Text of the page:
An easy primer to one of the Crusade’s most famous orders
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What was it?
The Poor Fellow-Soldiers of Christ and the Temple of Solomon (or Knights Templar) was an elite military order formed in France to protect Christian pilgrims travelling to Jerusalem and defend the Holy Land from Muslim armies. Templars upheld the ideals of a religious knighthood.
When were they formed?
Following the recapture of Jerusalem from Seljuk Muslims in 1099 by Roman Catholic Crusaders, weak Holy Land Christian states appealed to Europeans to bolster their populations. The massacre of hundreds of pilgrims at the Jordan River in Easter 1119 by Saracens, and the capture of Christian leaders in Nablus, necessitated better protection, hence the Templars’ formation in the same year.
Who were the Knights Templar?
Only existing knights (heavy cavalry) or sergeants (light cavalry) could become full warrior Templars. Jerusalem’s king, Baldwin II, and Garmond, the city’s Latin patriarch, approved the first Templars, nine knights, all blood or marriage relatives. Another relative, the Benedictine abbot Bernard of Clairvaux, championed the Templars, and by 1130 many new members were recruited during a tour of Europe by Hugh de Champagne, lord of Hugh de Payens, the founding grand master.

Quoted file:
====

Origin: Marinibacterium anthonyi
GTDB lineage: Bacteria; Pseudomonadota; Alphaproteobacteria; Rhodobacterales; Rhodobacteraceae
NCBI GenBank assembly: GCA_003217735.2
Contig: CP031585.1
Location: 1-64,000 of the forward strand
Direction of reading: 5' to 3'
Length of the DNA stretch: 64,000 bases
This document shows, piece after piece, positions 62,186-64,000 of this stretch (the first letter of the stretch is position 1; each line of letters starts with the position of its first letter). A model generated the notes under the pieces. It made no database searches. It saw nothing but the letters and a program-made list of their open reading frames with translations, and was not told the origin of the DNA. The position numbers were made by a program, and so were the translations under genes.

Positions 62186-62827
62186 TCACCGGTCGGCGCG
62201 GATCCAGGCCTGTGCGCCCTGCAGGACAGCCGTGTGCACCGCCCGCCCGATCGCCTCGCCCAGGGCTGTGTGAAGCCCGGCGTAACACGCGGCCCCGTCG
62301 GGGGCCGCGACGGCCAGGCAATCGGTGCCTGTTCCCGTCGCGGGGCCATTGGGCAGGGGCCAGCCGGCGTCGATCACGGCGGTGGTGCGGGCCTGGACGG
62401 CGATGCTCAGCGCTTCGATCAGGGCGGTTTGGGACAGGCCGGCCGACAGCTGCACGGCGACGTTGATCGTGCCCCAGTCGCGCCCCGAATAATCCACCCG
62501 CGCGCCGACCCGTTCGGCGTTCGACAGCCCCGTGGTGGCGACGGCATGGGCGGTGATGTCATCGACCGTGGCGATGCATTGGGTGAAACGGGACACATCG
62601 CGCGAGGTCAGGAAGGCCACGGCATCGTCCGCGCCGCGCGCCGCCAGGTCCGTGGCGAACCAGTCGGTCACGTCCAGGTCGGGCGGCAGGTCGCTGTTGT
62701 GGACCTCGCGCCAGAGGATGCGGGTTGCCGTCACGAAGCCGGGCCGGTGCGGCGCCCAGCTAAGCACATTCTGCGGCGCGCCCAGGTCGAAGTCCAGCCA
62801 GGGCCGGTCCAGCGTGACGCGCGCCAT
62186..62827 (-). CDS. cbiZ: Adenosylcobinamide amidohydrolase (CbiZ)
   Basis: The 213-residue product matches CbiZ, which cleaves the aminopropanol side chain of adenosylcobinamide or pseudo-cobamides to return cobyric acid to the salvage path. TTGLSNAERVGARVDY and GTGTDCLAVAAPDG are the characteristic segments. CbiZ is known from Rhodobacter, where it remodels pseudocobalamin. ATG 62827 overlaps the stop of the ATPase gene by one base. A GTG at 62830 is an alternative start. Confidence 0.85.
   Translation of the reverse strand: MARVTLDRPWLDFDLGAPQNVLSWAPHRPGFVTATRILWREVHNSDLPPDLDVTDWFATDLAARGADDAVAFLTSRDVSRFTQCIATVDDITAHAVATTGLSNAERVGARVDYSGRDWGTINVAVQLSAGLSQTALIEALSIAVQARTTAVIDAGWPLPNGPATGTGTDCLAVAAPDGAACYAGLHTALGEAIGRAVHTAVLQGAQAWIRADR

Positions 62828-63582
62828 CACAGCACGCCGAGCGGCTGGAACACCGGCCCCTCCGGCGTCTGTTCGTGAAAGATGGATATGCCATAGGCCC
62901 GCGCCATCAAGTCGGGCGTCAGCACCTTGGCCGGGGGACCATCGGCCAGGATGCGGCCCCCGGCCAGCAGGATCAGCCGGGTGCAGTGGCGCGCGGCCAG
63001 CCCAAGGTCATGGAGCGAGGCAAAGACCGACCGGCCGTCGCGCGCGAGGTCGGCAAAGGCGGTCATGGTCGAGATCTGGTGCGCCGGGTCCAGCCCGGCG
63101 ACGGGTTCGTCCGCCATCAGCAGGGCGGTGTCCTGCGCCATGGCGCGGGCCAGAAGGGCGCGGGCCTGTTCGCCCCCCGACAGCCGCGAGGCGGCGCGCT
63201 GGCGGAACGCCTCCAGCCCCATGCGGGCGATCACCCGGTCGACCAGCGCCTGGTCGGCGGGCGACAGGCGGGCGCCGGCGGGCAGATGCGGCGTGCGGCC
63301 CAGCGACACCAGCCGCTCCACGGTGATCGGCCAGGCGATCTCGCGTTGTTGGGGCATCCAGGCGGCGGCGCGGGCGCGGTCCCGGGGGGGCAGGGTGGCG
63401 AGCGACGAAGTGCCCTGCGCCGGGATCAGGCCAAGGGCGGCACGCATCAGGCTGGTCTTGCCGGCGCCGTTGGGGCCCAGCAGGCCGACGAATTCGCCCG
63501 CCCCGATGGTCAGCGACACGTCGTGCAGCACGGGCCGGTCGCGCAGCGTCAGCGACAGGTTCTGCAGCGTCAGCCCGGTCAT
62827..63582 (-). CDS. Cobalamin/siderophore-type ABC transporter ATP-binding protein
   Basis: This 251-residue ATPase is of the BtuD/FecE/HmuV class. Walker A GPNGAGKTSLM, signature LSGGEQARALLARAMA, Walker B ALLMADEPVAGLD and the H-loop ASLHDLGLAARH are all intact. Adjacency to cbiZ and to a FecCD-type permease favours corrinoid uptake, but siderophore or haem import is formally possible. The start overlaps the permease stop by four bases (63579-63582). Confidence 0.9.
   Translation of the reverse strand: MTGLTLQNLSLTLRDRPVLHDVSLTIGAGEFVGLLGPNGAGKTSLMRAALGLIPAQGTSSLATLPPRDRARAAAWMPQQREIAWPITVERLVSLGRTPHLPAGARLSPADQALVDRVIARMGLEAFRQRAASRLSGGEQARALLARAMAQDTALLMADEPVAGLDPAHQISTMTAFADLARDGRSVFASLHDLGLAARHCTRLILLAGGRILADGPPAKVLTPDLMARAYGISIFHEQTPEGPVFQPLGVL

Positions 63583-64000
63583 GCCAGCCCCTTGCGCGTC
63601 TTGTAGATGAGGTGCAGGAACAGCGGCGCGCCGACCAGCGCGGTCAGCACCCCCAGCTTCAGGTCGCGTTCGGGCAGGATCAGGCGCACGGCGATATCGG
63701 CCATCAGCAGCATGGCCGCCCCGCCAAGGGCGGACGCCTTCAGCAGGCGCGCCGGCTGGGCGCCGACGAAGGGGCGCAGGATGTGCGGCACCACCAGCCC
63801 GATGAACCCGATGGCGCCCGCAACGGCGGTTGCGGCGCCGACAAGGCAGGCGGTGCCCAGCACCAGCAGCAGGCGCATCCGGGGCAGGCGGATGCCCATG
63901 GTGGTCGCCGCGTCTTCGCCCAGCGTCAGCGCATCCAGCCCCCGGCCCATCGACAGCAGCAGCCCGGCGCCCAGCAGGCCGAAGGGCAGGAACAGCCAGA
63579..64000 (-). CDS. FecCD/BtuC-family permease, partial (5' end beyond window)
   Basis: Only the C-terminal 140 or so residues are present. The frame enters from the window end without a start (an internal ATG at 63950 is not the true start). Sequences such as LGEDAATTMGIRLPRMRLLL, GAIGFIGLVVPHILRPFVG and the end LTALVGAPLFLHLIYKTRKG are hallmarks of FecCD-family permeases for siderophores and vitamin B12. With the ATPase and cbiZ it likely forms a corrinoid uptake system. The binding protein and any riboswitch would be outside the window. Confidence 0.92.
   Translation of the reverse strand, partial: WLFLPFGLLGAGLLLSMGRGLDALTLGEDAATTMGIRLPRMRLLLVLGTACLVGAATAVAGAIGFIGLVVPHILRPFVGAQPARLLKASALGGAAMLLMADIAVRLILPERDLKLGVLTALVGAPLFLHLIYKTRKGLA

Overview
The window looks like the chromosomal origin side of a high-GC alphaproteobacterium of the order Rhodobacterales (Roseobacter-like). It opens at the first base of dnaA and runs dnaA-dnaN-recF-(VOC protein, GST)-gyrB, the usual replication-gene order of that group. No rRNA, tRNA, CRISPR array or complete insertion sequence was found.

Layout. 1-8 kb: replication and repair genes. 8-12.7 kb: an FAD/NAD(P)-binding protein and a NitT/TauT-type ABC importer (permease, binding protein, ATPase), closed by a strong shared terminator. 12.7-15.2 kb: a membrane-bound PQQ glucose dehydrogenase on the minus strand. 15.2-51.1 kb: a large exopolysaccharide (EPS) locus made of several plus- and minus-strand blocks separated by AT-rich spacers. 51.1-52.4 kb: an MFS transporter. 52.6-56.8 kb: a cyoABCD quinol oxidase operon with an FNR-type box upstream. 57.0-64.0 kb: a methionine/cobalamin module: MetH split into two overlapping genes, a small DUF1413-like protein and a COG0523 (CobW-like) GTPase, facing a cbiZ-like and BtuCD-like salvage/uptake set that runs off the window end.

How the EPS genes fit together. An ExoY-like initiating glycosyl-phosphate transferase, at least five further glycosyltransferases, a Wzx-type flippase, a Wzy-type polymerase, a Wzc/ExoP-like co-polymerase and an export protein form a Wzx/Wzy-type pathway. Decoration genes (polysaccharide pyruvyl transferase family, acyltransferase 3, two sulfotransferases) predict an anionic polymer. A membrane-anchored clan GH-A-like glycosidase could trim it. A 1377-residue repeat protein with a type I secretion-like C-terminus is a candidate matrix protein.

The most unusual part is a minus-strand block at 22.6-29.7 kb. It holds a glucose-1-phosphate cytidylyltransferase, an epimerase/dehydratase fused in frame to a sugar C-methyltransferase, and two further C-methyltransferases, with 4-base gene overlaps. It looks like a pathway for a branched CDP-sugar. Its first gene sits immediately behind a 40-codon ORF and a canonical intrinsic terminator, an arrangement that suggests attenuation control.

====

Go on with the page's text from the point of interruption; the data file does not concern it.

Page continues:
Protecting sacred secrets?
The Templars’ association with the Holy Grail, the cup used by Jesus at the Last Supper, traces back to Wolfram Von Eschenbach’s Parzifal. In this 13th-century epic romance, the Grail is housed in a temple kept by ‘templeise’, translated as Templars. Parzifal was influenced by an epic written by Chretian de Troyes, who was a relative of Grand Master Hugh de Payens.
The ultimate relic
Another persistent legend makes them custodians of the Shroud of Turin, the cloth apparently displaying an image of the crucified Jesus. One theory is the shroud was folded and framed to show only the head, and this may have prompted the suspicion that they venerated a ‘severed head.’
Templars made up for their inferior numbers on the battlefield by acting as shock troops, charging into and scattering enemy lines so allied troops could capitalise on the confusion they caused. They would not retreat unless outnumbered by more than three-to-one, earning the respect of both sides in fights such as the Battle of Montgisard in 1177.
Beyond state control
A series of extraordinary measures over the 12th and 13th centuries gave the Templars autonomy from church control, freedom to cross borders as they liked, and even exemption from paying taxes. While this made them virtually a ‘state within a state’, the power afforded them also sowed the seeds of their downfall.
Charges of blasphemy
A major accusation against the Templars during their trials was that they worshipped a mummified head known as Baphomet. In the church of Templecombe in Somerset there is a panel painting of a severed head, which may represent John the Baptist, dating to when the Templars had a preceptory in the village.
Decline and fall
By the 14th century, the Templars were papal treasurers. Controversy over a loan to Philip IV of France hurt their standing with Pope Clement V. Philip’s spies infiltrated the order, heretical rumours abounded, and in 1307 the king had every Templar in France arrested, tried, and either executed or quietly moved into other orders.
Originally published in All About History 20